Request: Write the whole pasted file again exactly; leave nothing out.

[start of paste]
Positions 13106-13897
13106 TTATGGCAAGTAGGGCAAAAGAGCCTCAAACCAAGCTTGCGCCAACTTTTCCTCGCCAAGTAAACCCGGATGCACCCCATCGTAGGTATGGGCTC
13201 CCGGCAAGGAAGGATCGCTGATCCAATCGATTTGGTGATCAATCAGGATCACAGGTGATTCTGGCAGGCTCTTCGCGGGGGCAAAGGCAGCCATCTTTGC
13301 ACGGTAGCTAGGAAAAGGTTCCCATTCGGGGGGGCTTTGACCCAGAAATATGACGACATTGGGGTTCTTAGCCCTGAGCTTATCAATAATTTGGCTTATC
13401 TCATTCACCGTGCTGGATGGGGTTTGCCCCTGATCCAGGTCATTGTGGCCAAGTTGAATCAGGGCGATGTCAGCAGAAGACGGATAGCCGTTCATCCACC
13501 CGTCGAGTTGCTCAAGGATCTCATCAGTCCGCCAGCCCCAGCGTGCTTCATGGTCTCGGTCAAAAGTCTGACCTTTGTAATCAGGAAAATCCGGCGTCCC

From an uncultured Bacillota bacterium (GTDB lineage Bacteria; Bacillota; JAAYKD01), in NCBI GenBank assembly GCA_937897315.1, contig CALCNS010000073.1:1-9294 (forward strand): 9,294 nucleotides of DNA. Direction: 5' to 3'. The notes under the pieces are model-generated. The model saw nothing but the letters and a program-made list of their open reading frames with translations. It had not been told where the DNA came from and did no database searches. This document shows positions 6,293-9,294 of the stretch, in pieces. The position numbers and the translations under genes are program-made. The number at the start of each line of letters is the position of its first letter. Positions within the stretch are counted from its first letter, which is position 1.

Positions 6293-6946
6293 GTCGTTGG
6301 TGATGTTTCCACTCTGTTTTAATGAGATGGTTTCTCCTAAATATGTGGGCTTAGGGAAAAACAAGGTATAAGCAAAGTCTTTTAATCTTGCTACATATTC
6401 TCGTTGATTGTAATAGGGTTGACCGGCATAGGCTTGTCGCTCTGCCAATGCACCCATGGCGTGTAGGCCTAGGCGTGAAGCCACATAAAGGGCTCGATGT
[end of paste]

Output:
Positions 13106-13897
13106 TTATGGCAAGTAGGGCAAAAGAGCCTCAAACCAAGCTTGCGCCAACTTTTCCTCGCCAAGTAAACCCGGATGCACCCCATCGTAGGTATGGGCTC
13201 CCGGCAAGGAAGGATCGCTGATCCAATCGATTTGGTGATCAATCAGGATCACAGGTGATTCTGGCAGGCTCTTCGCGGGGGCAAAGGCAGCCATCTTTGC
13301 ACGGTAGCTAGGAAAAGGTTCCCATTCGGGGGGGCTTTGACCCAGAAATATGACGACATTGGGGTTCTTAGCCCTGAGCTTATCAATAATTTGGCTTATC
13401 TCATTCACCGTGCTGGATGGGGTTTGCCCCTGATCCAGGTCATTGTGGCCAAGTTGAATCAGGGCGATGTCAGCAGAAGACGGATAGCCGTTCATCCACC
13501 CGTCGAGTTGCTCAAGGATCTCATCAGTCCGCCAGCCCCAGCGTGCTTCATGGTCTCGGTCAAAAGTCTGACCTTTGTAATCAGGAAAATCCGGCGTCCC

From an uncultured Bacillota bacterium (GTDB lineage Bacteria; Bacillota; JAAYKD01), in NCBI GenBank assembly GCA_937897315.1, contig CALCNS010000073.1:1-9294 (forward strand): 9,294 nucleotides of DNA. Direction: 5' to 3'. The notes under the pieces are model-generated. The model saw nothing but the letters and a program-made list of their open reading frames with translations. It had not been told where the DNA came from and did no database searches. This document shows positions 6,293-9,294 of the stretch, in pieces. The position numbers and the translations under genes are program-made. The number at the start of each line of letters is the position of its first letter. Positions within the stretch are counted from its first letter, which is position 1.

Positions 6293-6946
6293 GTCGTTGG
6301 TGATGTTTCCACTCTGTTTTAATGAGATGGTTTCTCCTAAATATGTGGGCTTAGGGAAAAACAAGGTATAAGCAAAGTCTTTTAATCTTGCTACATATTC
6401 TCGTTGATTGTAATAGGGTTGACCGGCATAGGCTTGTCGCTCTGCCAATGCACCCATGGCGTGTAGGCCTAGGCGTGAAGCCACATAAAGGGCTCGATGT